pollution kills. Fine particles produced by cars, industrial plants and
numerous other sources are particularly dangerous to human health. That is what
scientists across the world have convincingly established over the past quarter
of a century, and air regulations have been gradually tightened in most Western
countries as a result. Even so, the World Health Organization (WHO) estimates
that exposure to outdoor air pollution accounts for 4.2 million deaths each
year. And in recent years, something insidious has happened in some places: the
science linking air pollution to premature deaths has come under attack.
The problem is most acute in the United States, where the administration of President Donald Trump is bent on dismantling a variety of environmental and public-health regulations. At a meeting last month, a science panel that advises the US Environmental Protection Agency on air-quality standards was divided on the extent to which fine-particle pollution causes premature death. The panel was chaired by Tony Cox, a Trump appointee, statistician and consultant whose research has been funded by oil, gas and other industries, and who has long questioned evidence supporting the link.
Scepticism about air pollution’s health impacts has arisen in other countries, too, including France, Poland and India. And in Germany, 140 lung specialists signed a statement released in January that cast doubt on the health impacts of nitrogen oxides (NOx) and fine-particle emissions from vehicles. The statement acknowledged epidemiological evidence that people in areas with high levels of NOx and fine particulates tend to die slightly earlier than those elsewhere, but questioned whether pollution was the cause.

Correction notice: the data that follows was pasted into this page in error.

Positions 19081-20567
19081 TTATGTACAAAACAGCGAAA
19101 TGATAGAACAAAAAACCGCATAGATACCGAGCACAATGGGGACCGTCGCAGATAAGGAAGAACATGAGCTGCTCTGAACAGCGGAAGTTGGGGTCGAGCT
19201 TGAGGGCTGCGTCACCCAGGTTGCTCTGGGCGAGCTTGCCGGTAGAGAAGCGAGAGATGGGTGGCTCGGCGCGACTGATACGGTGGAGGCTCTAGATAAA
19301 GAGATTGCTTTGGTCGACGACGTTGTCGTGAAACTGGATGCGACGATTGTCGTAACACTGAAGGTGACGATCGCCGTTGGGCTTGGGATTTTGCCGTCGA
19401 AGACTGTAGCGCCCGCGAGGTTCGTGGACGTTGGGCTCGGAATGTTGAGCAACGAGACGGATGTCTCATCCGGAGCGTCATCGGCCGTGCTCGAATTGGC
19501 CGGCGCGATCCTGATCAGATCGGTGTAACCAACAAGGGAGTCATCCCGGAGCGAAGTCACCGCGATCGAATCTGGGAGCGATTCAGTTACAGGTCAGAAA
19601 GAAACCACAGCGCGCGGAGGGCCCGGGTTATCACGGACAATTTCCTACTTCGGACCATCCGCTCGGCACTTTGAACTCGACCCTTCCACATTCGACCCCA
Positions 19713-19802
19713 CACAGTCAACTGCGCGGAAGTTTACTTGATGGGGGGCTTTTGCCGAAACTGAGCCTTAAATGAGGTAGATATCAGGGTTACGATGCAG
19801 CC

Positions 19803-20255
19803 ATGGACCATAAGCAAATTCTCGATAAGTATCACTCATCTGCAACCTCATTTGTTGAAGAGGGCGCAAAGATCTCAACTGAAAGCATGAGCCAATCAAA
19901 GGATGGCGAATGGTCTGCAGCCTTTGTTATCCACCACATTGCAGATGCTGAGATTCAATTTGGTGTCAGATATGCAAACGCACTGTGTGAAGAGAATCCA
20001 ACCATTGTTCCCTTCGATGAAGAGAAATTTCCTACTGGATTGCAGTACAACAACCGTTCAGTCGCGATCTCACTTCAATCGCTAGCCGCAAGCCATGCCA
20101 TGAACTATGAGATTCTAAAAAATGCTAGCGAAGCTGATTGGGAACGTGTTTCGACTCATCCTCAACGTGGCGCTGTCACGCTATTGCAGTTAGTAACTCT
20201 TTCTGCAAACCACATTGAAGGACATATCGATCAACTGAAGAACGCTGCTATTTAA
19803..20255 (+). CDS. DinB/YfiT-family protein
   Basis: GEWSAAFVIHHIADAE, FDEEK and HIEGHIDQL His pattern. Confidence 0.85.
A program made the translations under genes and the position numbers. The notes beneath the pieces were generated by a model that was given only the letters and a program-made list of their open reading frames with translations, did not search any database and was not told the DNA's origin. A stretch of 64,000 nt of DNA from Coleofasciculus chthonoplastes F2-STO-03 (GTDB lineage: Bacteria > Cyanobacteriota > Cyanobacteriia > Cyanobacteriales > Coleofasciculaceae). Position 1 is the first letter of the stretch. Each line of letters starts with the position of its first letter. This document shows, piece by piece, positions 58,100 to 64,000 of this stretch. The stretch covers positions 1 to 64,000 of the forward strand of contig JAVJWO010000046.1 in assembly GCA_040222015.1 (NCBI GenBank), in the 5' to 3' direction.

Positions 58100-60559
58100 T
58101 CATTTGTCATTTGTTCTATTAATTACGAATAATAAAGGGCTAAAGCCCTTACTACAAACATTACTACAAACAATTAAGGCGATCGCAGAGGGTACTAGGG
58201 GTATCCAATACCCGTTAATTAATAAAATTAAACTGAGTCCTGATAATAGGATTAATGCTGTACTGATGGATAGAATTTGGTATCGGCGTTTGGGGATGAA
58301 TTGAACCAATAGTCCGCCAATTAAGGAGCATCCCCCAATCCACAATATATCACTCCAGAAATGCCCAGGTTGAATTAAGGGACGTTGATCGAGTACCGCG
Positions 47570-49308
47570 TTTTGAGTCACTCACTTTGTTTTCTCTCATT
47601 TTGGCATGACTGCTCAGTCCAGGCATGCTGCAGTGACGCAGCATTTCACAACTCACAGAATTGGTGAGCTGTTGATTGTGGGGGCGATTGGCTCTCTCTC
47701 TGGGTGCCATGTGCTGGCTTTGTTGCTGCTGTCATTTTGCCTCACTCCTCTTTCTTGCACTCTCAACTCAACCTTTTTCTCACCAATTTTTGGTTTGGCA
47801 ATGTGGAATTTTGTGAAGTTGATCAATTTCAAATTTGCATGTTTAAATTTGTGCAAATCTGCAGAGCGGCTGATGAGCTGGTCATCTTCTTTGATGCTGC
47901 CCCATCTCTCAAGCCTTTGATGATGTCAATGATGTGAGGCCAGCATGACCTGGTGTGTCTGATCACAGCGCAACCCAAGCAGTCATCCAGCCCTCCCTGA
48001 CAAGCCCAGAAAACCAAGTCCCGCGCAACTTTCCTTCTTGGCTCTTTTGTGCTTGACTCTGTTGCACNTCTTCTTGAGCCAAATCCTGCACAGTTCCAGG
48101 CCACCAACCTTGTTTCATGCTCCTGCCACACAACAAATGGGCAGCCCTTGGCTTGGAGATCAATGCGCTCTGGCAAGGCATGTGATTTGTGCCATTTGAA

Earlier this month, the German national academy of sciences set the record straight. NOx, and particularly nitrogen dioxide, increase rates of respiratory illnesses such as asthma while also contributing to the formation of fine particulates. The particulates contribute to premature death by increasing the risk of respiratory and cardiovascular diseases, as well as of lung cancer.
A guest editorial